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Struggling to Reach Potential Clients? Find the Middleman

By Sally J. Schmidt

To reach your target potential clients, focus on building relationships with referral sources who are “gatekeepers.” 

potential clients

Recently, I was talking with a gentleman about his shoulder replacement surgery. He said he knows an anesthesiologist who had recommended the surgeon. The anesthesiologist told him, “I’m in the operating room and see all the surgeons at work. This one is the best.”

It echoed one of the principles I try to reinforce with lawyers:

“Know the people who know the right people.”

So often, lawyers struggle to find targets for business. Challenges can include:

  • Everyone is a potential target (e.g., estate planning or general corporate work).
  • You can’t predict the need (e.g., divorce or litigation).
  • It’s hard to find them (e.g., closely held businesses or startup businesses).

Reach Potential Clients by Focusing on Gatekeepers

In contrast, one person often can be a gatekeeper of sorts for a number of prospective targets, such as:

  • Wealth management professionals for estate planners
  • Accountants for business lawyers
  • HR consultants for employment lawyers
  • Valuation advisors for family lawyers
  • Insurance brokers for employee benefits attorneys
  • City planners for land-use lawyers

Every practice has its potential sources of referrals, from banks to other lawyers to association executives.

Building the Relationship

The relationship with a conduit needs to be a two-way street. In most cases, your contact would like more business, too, so you may need to discuss opportunities for referrals. In those instances where it is harder for you to reciprocate, you need to think about ways you can add value, either to the personal relationship or to a person’s relationship with their own clients and customers.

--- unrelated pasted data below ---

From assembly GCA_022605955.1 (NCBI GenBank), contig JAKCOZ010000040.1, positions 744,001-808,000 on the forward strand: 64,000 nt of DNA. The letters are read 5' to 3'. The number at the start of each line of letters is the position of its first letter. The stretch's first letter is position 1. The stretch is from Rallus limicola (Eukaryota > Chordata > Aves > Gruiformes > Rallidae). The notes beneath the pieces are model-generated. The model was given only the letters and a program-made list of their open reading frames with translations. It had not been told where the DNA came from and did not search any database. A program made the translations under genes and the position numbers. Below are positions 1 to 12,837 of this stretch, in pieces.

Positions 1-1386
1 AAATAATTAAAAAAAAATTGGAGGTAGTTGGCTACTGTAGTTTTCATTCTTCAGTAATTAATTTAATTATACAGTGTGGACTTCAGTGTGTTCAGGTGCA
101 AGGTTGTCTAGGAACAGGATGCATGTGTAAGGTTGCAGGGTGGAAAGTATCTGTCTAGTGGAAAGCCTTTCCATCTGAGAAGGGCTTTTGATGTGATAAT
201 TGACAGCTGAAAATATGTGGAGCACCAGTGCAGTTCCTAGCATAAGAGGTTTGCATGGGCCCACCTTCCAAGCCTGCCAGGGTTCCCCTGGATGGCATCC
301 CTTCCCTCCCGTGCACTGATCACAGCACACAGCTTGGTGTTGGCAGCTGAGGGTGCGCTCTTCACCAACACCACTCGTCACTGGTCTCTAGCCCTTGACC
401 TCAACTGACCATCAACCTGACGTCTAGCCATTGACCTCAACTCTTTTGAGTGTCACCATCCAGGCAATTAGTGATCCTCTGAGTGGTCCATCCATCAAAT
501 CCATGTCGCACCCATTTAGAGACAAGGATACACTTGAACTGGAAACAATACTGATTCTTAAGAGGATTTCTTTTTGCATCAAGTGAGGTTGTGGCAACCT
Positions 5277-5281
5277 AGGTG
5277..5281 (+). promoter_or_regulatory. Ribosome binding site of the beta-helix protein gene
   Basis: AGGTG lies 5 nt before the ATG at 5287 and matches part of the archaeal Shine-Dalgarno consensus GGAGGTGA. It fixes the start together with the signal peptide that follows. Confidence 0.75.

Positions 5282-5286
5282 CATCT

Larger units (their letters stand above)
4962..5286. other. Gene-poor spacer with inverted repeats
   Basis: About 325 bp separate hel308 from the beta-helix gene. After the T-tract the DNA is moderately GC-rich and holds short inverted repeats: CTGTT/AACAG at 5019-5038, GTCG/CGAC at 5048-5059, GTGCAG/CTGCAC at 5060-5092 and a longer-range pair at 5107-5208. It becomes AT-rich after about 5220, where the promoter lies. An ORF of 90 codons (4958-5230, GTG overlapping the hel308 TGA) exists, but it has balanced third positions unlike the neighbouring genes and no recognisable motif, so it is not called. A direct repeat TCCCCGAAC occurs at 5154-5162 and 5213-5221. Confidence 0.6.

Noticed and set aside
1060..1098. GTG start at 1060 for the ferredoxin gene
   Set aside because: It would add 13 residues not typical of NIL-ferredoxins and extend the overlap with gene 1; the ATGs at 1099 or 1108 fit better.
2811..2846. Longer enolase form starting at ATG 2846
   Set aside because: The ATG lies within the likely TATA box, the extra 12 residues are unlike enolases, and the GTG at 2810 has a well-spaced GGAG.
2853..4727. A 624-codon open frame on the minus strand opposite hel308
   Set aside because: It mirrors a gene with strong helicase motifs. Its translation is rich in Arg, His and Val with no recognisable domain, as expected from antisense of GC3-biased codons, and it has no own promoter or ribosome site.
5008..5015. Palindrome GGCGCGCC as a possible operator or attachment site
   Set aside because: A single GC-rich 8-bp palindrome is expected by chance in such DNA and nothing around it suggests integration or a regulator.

Here are some ideas for building relationships with potential referral sources:

  1. Introductions: Set up a meeting to discuss your respective client lists and plan introductions.
  2. Value adds: Offer to provide alerts, training programs, hotlines or other benefits for their clients.
  3. Legal advice: Provide second opinions or quick reviews of documents at no charge.
  4. Promotion: Invite them to sit on panels or give presentations to your clients or colleagues.
  5. Personal assistance: Recommend them for boards, committees, awards or private clubs.
  6. Collaboration: Work on a project together (e.g., an article or podcast).

Obviously, when making referrals, most important is that clients receive great service and advice; decisions to refer business should not be based on a quid pro quo. But there are a lot of good professionals out there and building closer relationships with a few people you get to know and trust can be a good strategy for both business development and client service.

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Sally J. Schmidt Sally J. Schmidt

Sally Schmidt, President of Schmidt Marketing, Inc., helps lawyers and law firms grow their practices. She was a founder and the first President of the Legal Marketing Association, is a Fellow of the College of Law Practice Management and was one of the first inductees to LMA’s Hall of Fame. Known for her practical advice, she is the author of two books, “Marketing the Law Firm: Business Development Techniques” and “Business Development for Lawyers: Strategies for Getting and Keeping Clients.” Follow her @SallySchmidt.

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